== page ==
When people are charged with committing a crime, it is common for the prosecution to offer them a plea deal or the option to participate in deferred prosecution instead of having the case go to trial. Recent data from the United States Sentencing Commission shows that only three percent of criminal cases are resolved at trial, and that the remaining 97 percent were resolved without going to trial. Given how common plea deals and deferred prosecutions are, it is important you understand what they involve and the pros and cons of each if you have been charged with a crime.
First, it’s helpful to understand the difference between a deferred prosecution and a plea deal. With a deferred prosecution, individuals do not plead guilty, but rather agree to participate in a program that allows you to seek counseling or other treatment instead of facing prosecution. If you complete your treatment successfully your charges will be dismissed. With this option, statements you make to law enforcement prior to entering in the trial or program can be used against you.
With a plea agreement, you plead guilty in exchange for a lighter sentence, and the judge decides whether to approve this agreement. Statements you make during plea agreement discussions that are incriminating cannot be used against you if you later decide not to accept the agreement.
Why would someone accept a deferred prosecution or plea deal instead of choosing to be tried by a jury of their peers? Isn’t it always better to have the chance of getting a “not guilty” verdict? Unfortunately, not always. Trials can have uncertain outcomes and can also result in harsher sentencing than you might get with a plea agreement or deferred prosecution.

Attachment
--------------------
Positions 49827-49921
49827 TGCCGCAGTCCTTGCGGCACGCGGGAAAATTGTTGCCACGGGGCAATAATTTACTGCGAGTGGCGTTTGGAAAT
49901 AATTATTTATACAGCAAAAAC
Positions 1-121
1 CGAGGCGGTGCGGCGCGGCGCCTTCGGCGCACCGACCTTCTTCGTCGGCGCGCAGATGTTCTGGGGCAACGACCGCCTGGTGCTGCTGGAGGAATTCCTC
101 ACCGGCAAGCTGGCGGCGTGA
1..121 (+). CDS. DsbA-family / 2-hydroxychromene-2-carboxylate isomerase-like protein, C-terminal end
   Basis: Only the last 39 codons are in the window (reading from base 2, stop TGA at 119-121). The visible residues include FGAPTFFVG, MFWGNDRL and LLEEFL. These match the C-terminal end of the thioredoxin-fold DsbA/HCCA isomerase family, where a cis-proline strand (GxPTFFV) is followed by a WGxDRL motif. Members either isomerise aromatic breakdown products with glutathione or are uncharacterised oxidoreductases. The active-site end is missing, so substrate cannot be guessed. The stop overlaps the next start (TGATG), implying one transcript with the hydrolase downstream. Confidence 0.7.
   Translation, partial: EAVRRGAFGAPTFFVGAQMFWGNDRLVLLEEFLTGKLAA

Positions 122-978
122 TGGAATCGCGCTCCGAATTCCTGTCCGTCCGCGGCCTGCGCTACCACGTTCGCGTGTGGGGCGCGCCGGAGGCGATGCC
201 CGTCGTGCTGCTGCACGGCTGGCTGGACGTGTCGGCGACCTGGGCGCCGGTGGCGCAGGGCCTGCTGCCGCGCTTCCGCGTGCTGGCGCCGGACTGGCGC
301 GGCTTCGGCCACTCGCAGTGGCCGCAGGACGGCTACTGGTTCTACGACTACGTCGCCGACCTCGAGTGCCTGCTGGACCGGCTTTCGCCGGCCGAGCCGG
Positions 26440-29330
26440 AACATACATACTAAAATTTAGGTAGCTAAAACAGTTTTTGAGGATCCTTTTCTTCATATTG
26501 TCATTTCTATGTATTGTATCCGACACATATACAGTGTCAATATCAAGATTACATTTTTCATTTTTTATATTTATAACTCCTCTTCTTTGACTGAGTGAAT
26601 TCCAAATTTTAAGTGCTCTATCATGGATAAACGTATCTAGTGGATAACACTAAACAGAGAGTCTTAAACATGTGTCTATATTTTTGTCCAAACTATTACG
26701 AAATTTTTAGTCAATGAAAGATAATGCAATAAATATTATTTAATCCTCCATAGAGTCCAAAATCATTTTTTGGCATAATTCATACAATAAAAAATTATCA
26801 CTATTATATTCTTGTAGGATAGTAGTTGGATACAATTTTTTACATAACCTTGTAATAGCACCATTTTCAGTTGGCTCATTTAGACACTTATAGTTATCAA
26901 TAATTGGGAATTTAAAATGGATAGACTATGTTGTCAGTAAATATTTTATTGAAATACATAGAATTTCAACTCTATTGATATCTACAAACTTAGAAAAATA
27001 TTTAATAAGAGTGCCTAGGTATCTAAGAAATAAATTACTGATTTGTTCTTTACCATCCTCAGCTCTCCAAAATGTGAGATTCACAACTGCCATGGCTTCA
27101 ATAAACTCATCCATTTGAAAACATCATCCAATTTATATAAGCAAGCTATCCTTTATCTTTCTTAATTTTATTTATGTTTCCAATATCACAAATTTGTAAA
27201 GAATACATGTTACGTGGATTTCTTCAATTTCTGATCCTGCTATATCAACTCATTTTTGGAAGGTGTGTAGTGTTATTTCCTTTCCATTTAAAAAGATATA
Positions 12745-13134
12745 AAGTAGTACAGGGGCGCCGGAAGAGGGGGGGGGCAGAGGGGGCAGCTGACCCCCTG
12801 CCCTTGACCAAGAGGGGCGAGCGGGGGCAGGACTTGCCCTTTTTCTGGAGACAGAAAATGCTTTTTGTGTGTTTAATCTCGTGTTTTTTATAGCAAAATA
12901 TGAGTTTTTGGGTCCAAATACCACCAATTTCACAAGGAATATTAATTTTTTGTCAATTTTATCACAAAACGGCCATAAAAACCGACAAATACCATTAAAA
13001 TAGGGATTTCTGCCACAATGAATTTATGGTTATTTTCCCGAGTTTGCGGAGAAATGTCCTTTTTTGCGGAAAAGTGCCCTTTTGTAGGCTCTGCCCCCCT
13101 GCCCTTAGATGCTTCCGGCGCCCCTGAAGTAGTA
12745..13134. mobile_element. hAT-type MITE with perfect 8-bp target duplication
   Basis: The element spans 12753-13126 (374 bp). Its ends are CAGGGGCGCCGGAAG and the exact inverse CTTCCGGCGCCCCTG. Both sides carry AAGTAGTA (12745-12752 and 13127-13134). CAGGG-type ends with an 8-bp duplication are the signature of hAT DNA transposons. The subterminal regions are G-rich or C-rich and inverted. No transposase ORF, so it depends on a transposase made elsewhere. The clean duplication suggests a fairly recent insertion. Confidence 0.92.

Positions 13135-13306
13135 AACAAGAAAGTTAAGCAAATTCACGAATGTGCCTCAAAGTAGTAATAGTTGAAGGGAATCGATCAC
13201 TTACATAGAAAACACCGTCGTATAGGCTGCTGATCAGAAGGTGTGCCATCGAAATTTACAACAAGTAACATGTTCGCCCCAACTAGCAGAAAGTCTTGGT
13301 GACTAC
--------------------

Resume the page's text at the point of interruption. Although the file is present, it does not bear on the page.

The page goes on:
Prosecutors are often willing to significantly reduce the harsh sentence you might otherwise receive as a result of a trial in exchange for you agreeing to plead guilty. This is because courts are crowded with cases, and the more cases that prosecutors can settle without having to expend significant time and resources on, the better for their staffing and budgets. Further, good prosecutors may also recognize that, even if you committed a crime, the circumstances of your case do not warrant as harsh a punishment as you are likely to get with a trial. It may be hard to believe if you have been charged with a crime, but many prosecutors do not believe in punishing everyone for a mistake or bad decision.
Of course, you have a lot to consider before committing to a plea agreement or deferred prosecution. One of the most important things to consider is whether a statement you make for this purpose can be used against you in the event that the prosecution later presses charges against you. Only an experienced and skilled attorney can help you make this determination, and you should never reach a decision about this on your own.
If you are charged with a crime and want to explore all of your options, the best thing you can do for yourself is to give Blischak Law a call. We have advised clients in the Phoenix, Scottsdale, Mesa, Yuma, Flagstaff, and Glenndale areas, and are ready to help you. Contact us today.
Posted in: Criminal Defense